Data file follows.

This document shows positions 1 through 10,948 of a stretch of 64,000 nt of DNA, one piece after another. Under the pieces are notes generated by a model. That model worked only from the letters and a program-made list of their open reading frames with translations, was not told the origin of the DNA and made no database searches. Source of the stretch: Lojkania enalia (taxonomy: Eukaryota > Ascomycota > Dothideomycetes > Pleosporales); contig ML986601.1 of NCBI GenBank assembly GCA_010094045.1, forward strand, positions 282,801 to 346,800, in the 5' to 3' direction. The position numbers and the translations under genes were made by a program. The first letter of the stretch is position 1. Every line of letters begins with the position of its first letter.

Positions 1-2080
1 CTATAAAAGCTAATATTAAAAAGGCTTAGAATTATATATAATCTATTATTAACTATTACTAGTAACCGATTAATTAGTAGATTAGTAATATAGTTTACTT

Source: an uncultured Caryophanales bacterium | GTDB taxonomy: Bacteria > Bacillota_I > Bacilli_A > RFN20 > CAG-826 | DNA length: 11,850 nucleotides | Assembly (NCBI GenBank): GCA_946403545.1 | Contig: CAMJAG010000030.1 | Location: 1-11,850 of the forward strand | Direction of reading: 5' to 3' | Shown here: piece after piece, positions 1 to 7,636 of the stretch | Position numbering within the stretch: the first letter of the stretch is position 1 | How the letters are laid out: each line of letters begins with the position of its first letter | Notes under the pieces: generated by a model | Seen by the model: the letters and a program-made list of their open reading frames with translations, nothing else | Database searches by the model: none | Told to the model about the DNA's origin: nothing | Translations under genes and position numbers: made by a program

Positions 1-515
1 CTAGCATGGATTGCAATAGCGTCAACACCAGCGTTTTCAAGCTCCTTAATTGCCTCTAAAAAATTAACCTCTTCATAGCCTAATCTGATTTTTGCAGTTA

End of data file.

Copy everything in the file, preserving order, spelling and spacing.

This document shows positions 1 through 10,948 of a stretch of 64,000 nt of DNA, one piece after another. Under the pieces are notes generated by a model. That model worked only from the letters and a program-made list of their open reading frames with translations, was not told the origin of the DNA and made no database searches. Source of the stretch: Lojkania enalia (taxonomy: Eukaryota > Ascomycota > Dothideomycetes > Pleosporales); contig ML986601.1 of NCBI GenBank assembly GCA_010094045.1, forward strand, positions 282,801 to 346,800, in the 5' to 3' direction. The position numbers and the translations under genes were made by a program. The first letter of the stretch is position 1. Every line of letters begins with the position of its first letter.

Positions 1-2080
1 CTATAAAAGCTAATATTAAAAAGGCTTAGAATTATATATAATCTATTATTAACTATTACTAGTAACCGATTAATTAGTAGATTAGTAATATAGTTTACTT

Source: an uncultured Caryophanales bacterium | GTDB taxonomy: Bacteria > Bacillota_I > Bacilli_A > RFN20 > CAG-826 | DNA length: 11,850 nucleotides | Assembly (NCBI GenBank): GCA_946403545.1 | Contig: CAMJAG010000030.1 | Location: 1-11,850 of the forward strand | Direction of reading: 5' to 3' | Shown here: piece after piece, positions 1 to 7,636 of the stretch | Position numbering within the stretch: the first letter of the stretch is position 1 | How the letters are laid out: each line of letters begins with the position of its first letter | Notes under the pieces: generated by a model | Seen by the model: the letters and a program-made list of their open reading frames with translations, nothing else | Database searches by the model: none | Told to the model about the DNA's origin: nothing | Translations under genes and position numbers: made by a program

Positions 1-515
1 CTAGCATGGATTGCAATAGCGTCAACACCAGCGTTTTCAAGCTCCTTAATTGCCTCTAAAAAATTAACCTCTTCATAGCCTAATCTGATTTTTGCAGTTA